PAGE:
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Old 12-03-2010, 07:34 PM   #1
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Default Conditioning a barleywine

I plan to brew a barleywine (1.105 OG) tomorrow. With the second runnings, I'll make some sort of APA/IPA/Brown Ale. In any event, I plan to dry hop my barleywine after aging and then carbonating in the keg. I have several alternative plans; which would you recommend (after primary fermentation):

(1) Rack to secondary glass carboy to let age for a year or more, then dry hop right in there prior to racking to a keg and carbonating.
(2) Rack to secondary glass carboy to let age for a year or more, rack to a bucket and dry hop, then rack to a keg and carbonate.
(3) Rack to a keg to let age for a year or more, then dry hop right in there using a mesh bag (I'd just leave the hops in there during carbonation and until the keg is empty).
(4) Other?

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Old 12-03-2010, 07:41 PM   #2
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I'd think it woul depend wether it is easier for you to store a carboy or a keg. For me I would probably go with the keg, but I really don't know. I'm curious to see what sort of answers you get.


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Old 12-03-2010, 07:46 PM   #3
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Any of them would be fine and I doubt any will give you better results than the others. It all depends on whether you need that carboy/bucket/keg while the BW is conditioning. How long do you plan on having the dry hops in there?
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Old 12-03-2010, 07:54 PM   #4
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I would dry hop at the end of fermentation so that any O2 introduced from the hops gets absorbed by the active yeast and doesn't oxidize the beer early on. Then crash cool and transfer to a keg and age to your hearts content.
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Old 12-03-2010, 08:09 PM   #5
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Aging it a year would defeat the purpose of dry hoping, wouldn't it?
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Old 12-03-2010, 09:39 PM   #6
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Quote:
Originally Posted by bknifefight View Post
Any of them would be fine and I doubt any will give you better results than the others. It all depends on whether you need that carboy/bucket/keg while the BW is conditioning. How long do you plan on having the dry hops in there?
I could spare a keg, but it may be best to go with the carboy since I may let it age for more than a year. I'm considering this my 40th birthday barleywine. I'll be 40 in 3.5 years. As far as the dry hops go, I'll probably only leave them in for a week.
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Old 12-03-2010, 09:40 PM   #7
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Quote:
Originally Posted by bknifefight View Post
Aging it a year would defeat the purpose of dry hoping, wouldn't it?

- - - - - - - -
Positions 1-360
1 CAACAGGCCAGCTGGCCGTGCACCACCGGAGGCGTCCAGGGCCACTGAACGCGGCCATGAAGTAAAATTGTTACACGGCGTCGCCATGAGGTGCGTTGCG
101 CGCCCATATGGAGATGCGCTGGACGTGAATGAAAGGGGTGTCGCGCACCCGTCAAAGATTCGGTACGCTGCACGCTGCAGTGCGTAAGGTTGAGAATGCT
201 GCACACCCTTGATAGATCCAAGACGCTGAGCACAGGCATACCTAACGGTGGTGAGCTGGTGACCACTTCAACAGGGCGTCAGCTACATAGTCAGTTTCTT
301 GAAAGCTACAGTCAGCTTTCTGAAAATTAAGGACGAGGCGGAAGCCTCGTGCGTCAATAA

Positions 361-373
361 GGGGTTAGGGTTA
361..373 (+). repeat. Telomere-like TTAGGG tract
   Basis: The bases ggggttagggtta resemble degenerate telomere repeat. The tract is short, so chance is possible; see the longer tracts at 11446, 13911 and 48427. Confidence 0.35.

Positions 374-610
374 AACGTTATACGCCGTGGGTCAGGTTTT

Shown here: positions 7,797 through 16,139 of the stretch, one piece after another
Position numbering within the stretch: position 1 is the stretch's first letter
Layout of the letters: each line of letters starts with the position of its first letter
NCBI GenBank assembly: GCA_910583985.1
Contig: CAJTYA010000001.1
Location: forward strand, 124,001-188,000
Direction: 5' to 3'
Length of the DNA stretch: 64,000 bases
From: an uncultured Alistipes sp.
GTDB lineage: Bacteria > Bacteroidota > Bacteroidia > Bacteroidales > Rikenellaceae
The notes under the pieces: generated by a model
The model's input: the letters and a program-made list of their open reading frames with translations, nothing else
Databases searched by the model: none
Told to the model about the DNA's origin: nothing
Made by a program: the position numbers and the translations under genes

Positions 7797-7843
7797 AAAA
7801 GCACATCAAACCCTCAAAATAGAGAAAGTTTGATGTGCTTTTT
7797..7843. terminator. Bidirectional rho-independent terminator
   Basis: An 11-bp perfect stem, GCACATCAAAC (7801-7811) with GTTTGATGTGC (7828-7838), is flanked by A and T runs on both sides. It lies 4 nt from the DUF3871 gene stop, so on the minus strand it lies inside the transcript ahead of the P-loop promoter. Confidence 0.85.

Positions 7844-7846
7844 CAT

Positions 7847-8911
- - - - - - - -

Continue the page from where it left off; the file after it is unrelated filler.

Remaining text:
I agree. That's why I plan to dry hop right before I consume. I figure I dry hop for a week, carb for a week, and enjoy. I don't tend to drink barleywine very quickly, so it will be interesting to get a feel for a freshly dry hopped version and then a less hoppy version 6 months or more later.
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Old 12-03-2010, 10:18 PM   #8
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(4) Keg it, ship it to me and I will age it in my belly.

Kidding, personally I would rack to a secondary carboy after primary fermentation. There is a lot of yeast that will still settle in the year of aging and I wouldn't want all of that in my keg. You could then dry hop directly in the secondary for your desired length of time then finally rack to the keg when you're ready to enjoy it.
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Old 12-04-2010, 01:25 AM   #9
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Quote:
Originally Posted by bknifefight View Post
Aging it a year would defeat the purpose of dry hoping, wouldn't it?
Not if you age it, and THEN dry hop it which I'm pretty sure is what the OP is planning.

To the OP, I've seen people use a water filter full of hops and put that in the line between the keg and the tap so then you can change out the hops as needed and every pint would be freshly "dry hopped", though I imagine you would lose some beer when you open the filter to replace the hops.

However if you are planning on drinking it all within a month or 2, you could just dry hop in secondary for a week and then keg. However, this is a barley wine, which is very strong so I don't know how quickly you'd empty that keg.
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Old 12-04-2010, 02:53 AM   #10
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Quote:
Originally Posted by bknifefight View Post
Aging it a year would defeat the purpose of dry hoping, wouldn't it?
I'm following a Papazian recipe that calls for that-dry hopping and then aging for one year.


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